15 ways to build and sustain daily writing momentum

Put your daily commitments to paper, set small, achievable goals, and don’t freak out about a messy first draft.

wrting-editing-momentum-tips

Anyone who writes for a living knows that it can sometimes be a slog.

But it doesn’t have to be such a chore. Try these 15 tips to make the words flow every day–even when you’re tired or not feeling particularly inspired:

1. Put your commitment to yourself in writing. When we write objectives on paper, we take them more seriously. Do yourself the favor of taking your own goal seriously enough to write it down. For how long do you want to write each day? Or how many words do you want to produce? Then, pin that commitment on a bulletin board above your desk or tape it to your computer monitor.

2. Set a goal so small you can’t fail. The people who fail at writing are usually the ones who have set the bar too high.

When someone applies to my Get It Done group and tells me they want to write for three hours each day, I know they have a problem. Instead, it’s far better to do the opposite – pick a goal that’s so small it’s almost embarrassing. Why? You’re far more likely to succeed, and success begets more success.

3. Stack your writing with another habit. I learned about habit stacking in the excellent book “Atomic Habits” by James Clear. Following his process, you identify a habit that you already have nailed down (e.g. drinking your first morning coffee) and you add or “stack” another habit along with it.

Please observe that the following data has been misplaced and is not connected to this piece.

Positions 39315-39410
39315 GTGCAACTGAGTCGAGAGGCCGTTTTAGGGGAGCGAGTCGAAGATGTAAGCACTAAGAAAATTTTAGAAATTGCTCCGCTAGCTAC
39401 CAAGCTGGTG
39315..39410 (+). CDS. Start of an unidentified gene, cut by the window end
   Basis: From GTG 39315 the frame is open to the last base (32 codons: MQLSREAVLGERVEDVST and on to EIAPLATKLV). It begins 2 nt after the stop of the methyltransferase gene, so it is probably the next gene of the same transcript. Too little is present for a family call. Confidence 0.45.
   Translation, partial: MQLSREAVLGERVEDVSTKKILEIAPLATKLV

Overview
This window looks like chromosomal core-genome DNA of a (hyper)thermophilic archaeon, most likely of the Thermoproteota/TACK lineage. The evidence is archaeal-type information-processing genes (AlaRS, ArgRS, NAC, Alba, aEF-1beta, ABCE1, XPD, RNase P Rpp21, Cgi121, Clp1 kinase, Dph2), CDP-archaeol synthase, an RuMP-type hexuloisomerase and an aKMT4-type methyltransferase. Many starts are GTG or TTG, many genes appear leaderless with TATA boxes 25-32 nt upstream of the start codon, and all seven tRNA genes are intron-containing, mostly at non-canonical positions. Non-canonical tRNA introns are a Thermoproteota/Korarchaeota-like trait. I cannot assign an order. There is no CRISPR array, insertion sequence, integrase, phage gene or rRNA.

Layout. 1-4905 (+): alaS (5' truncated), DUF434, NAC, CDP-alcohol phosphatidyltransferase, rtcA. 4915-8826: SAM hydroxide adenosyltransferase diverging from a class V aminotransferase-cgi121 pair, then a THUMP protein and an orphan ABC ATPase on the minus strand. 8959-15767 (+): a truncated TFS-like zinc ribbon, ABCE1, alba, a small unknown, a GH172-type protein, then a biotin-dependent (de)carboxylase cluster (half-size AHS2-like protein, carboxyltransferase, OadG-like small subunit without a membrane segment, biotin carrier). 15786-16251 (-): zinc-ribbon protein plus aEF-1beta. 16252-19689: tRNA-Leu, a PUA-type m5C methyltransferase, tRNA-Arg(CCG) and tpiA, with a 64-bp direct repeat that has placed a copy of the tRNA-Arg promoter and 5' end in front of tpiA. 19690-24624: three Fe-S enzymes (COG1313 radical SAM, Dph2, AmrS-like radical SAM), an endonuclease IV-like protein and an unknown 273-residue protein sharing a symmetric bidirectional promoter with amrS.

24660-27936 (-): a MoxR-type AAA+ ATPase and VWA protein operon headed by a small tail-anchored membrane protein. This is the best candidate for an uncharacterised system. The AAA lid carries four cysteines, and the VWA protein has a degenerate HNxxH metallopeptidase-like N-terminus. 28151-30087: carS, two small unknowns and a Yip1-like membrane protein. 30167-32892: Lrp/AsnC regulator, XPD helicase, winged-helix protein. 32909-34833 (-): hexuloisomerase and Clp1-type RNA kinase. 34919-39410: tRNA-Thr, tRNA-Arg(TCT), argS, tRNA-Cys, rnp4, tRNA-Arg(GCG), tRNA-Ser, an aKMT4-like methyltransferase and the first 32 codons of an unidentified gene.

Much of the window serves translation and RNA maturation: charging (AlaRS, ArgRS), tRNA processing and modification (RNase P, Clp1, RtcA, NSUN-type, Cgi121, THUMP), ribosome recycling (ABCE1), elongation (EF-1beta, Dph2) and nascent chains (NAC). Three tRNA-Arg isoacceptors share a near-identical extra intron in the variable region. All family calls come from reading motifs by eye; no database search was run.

For example, you might tell yourself, “After having the first sip of my morning coffee, I’m going to write for 10 minutes.” The strength of your first habit, burnished by years of repetition, will help ensure the success of your second one.

4. Write in the morning (unless you are a night owl). I strongly recommend that most people write in the morning rather than later in the day. A couple of good reasons for this advice: We are all more likely to follow our goals if we’re not flustered by anything else — and early in the morning, nothing has gone wrong yet! No boss has demanded an unrealistic report. No partner or child has done something irritating yet. As well, if you get your writing “out of the way,” then you’re not going to have a nagging feeling of guilt hanging over your head. Instead, you’ll feel productive and accomplished, and this will help you be more successful with everything else you need to accomplish that day. Of course, if you’re a night owl, you can certainly write at night–ideally after everyone else in your life has gone to bed.